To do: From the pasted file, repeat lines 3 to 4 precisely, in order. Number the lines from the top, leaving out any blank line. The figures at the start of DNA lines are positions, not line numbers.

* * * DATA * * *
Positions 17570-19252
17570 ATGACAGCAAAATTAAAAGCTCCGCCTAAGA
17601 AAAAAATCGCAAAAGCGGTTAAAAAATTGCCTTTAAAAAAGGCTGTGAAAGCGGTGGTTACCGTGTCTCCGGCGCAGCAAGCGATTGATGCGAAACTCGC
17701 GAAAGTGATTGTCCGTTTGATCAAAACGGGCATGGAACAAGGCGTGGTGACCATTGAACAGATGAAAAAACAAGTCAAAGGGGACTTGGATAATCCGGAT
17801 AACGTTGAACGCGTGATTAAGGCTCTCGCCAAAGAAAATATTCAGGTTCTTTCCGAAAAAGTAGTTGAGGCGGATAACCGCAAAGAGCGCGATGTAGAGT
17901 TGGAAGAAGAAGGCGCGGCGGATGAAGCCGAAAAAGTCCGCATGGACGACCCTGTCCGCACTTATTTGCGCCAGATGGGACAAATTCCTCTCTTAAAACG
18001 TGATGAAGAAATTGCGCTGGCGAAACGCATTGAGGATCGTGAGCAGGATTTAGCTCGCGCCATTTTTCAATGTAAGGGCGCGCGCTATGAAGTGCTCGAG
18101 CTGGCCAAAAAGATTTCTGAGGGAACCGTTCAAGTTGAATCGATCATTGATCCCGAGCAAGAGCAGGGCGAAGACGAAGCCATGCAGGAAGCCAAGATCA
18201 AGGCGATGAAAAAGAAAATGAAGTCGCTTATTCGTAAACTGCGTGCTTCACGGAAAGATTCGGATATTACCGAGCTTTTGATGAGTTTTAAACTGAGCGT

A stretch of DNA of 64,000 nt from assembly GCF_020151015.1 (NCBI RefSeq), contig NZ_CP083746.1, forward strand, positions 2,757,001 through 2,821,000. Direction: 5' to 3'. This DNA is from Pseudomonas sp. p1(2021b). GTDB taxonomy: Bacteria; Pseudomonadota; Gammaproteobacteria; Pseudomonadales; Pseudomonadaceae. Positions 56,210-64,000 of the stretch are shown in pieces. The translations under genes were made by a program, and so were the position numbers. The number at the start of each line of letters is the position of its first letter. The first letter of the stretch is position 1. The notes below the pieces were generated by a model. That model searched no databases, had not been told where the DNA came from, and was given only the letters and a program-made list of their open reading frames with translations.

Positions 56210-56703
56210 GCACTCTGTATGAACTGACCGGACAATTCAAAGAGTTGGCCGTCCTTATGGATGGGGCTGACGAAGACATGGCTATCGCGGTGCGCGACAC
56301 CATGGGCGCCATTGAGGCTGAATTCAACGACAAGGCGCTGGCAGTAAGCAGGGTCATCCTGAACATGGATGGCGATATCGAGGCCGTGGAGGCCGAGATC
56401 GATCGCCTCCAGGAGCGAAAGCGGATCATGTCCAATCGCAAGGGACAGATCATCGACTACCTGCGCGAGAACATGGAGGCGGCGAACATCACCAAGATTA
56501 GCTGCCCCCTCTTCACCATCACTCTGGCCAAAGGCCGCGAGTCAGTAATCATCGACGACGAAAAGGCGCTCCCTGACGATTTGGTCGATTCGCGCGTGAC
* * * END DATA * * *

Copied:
17601 AAAAAATCGCAAAAGCGGTTAAAAAATTGCCTTTAAAAAAGGCTGTGAAAGCGGTGGTTACCGTGTCTCCGGCGCAGCAAGCGATTGATGCGAAACTCGC
17701 GAAAGTGATTGTCCGTTTGATCAAAACGGGCATGGAACAAGGCGTGGTGACCATTGAACAGATGAAAAAACAAGTCAAAGGGGACTTGGATAATCCGGAT